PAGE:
Dream wrote:Sexual context is the issue, not consent. If these images are ruled to be sexual in nature, then that will set a very strong precedent that other, very similar images by the same artist are also illegal. Apparently the police are the arbiters of what constitutes sexual nature, and the artist has to prove otherwise. Innocent until proven guilty seems not to apply. And I don't want to end up in court over something I bought perfectly legally. I shouldn't have to defend myself in this regard. If being on a gallery wall isn't enough to ensure a soft approach by the police, being in a book certainly isn't.
the issue. It's the context in which the issue becomes relevant. If a man rapes someone, and gets arrested, the sex is not the issue, it's the consent.
This child was photographed naked. Is the image pornographic? I don't think so, but maybe, maybe not. Either way, though, she had to be nude in order for him to take the photo, and that's a very delicate, private and vulnerable situation to be in. That's a situation we want to protect children from being in if they don't want to (adults aren't considered to need as much protection.)
Of course, if a court does decide it is a pornographic image, then consent is automatically considered not given. Just like in sex with a minor. Then the sex issue = the consent issue.
And you know you're exaggerating with "innocent until proven guilty." That's why we have court proceedings. Now that the charge has been brought up, he needs to be prosecuted. That is not a declaration of guilt. That's a declaration of "we need to look into this." Innocent until proven guilty is not incompatible with this.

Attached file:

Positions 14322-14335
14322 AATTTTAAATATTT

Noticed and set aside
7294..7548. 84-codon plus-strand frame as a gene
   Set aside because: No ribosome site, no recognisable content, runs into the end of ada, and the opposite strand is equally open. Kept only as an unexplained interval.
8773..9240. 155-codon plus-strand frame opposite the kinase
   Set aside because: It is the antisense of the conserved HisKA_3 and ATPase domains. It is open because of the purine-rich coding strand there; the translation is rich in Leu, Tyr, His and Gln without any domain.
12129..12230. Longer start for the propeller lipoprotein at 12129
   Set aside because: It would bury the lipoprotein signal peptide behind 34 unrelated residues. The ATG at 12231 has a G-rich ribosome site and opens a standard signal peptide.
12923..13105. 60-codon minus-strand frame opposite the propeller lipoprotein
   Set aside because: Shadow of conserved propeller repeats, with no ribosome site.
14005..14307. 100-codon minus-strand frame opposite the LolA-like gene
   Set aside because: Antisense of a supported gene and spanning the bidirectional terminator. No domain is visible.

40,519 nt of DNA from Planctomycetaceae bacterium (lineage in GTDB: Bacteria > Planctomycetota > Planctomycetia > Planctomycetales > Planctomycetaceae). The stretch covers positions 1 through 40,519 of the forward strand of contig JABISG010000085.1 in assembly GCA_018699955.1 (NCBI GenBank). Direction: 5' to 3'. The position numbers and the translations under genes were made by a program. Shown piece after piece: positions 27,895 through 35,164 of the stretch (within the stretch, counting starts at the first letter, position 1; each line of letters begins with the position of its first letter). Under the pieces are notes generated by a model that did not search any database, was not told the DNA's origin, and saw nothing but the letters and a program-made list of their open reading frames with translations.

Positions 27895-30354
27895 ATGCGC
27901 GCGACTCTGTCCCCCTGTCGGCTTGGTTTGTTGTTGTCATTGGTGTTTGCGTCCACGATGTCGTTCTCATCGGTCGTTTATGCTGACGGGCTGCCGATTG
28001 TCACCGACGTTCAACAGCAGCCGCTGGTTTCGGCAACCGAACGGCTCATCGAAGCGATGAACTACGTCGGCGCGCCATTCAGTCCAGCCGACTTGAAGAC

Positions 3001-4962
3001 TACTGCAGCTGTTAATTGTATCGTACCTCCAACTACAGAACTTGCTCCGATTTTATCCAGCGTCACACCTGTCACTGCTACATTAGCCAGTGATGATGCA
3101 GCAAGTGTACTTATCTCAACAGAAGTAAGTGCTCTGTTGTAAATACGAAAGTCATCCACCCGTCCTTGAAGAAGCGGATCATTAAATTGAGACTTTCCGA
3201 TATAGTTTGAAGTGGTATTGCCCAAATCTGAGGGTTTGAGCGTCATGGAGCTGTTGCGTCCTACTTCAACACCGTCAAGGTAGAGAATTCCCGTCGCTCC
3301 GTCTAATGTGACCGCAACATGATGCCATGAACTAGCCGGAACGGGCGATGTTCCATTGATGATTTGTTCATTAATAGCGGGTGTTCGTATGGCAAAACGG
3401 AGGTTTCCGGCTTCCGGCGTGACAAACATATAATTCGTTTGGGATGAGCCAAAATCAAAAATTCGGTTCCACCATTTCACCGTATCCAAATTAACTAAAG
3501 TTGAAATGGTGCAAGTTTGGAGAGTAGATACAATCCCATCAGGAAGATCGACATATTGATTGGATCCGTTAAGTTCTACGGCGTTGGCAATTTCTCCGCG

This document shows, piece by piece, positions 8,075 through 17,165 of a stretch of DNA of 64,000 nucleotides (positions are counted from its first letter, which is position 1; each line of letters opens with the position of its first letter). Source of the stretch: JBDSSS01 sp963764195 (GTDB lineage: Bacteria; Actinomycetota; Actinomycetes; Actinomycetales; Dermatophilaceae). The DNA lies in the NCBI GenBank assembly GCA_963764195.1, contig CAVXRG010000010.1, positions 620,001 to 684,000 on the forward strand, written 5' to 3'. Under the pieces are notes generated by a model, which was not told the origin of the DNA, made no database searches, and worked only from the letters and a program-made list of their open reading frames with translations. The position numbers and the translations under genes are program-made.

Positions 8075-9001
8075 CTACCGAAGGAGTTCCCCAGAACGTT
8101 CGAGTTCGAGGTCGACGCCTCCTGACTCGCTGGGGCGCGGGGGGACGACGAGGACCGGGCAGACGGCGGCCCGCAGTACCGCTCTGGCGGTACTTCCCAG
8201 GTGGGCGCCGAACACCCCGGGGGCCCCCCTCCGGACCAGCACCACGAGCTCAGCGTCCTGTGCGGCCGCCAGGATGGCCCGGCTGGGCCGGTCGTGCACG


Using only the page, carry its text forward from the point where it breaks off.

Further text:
"If he's convicted, I'll be in trouble" is not an argument against the law. It is an expression of the lunacy of the situation. If any activist can have the police shut down an art exhibition on it's opening night on their word alone, and have the police start talking about prosecution then that activist has far too much power.
I'm sorry, but I keep translating your words to a rape case in my head. "If any woman can have the police arrest an upstanding man of the community on her word alone, and have the police start talking about prosecution then that woman has far too much power." I don't think your statement is true. The activist brought it to the attention of the police, and now they need to look into it. There is nothing wrong with this.
Did the police wait, and involve some experts? No. Did the consult the artist? No. Did they even contact the child concerned? No. Instead they just took the images off the wall, and told everyone they were of a sexual nature.
Rape case in my mind again. Look, if there were naked images of me that I was ashamed of but too intimidated or unsure or unconfident to ask, hanging in a gallery somewhere, and someone went to the police to ask that they be taken down, I wouldn't want them to say "let's bring some more people in to look at this and see if they think it's objectionable." Their priority right now is to protect the child,
not the man.
Final analogy: If this were a drugs offence, it would be like the police finding white powder in my flat, walking out the door and telling the world media that there was a kilo of cocaine there. Without even testing the stuff to see if they were right. When a bunch of chemists and drung dealers look at it and say, "that doesn't look like any cocaine I ever saw."
Bad analogy. Cocaine is definitely cocaine. Child porn is less clear. The police are probably saying "We're checking this stuff to see if it's porn or if there is a consent issue." A bunch of other people, including the prime minister, are saying "I think this is porn." And cocaine is not harmful to someone if other people look at it.
I'm not saying I think that this is porn, or that he's guilty. I'm just saying that it's better to look into these concerns than to dismiss them.
Raise up the torch and light the way.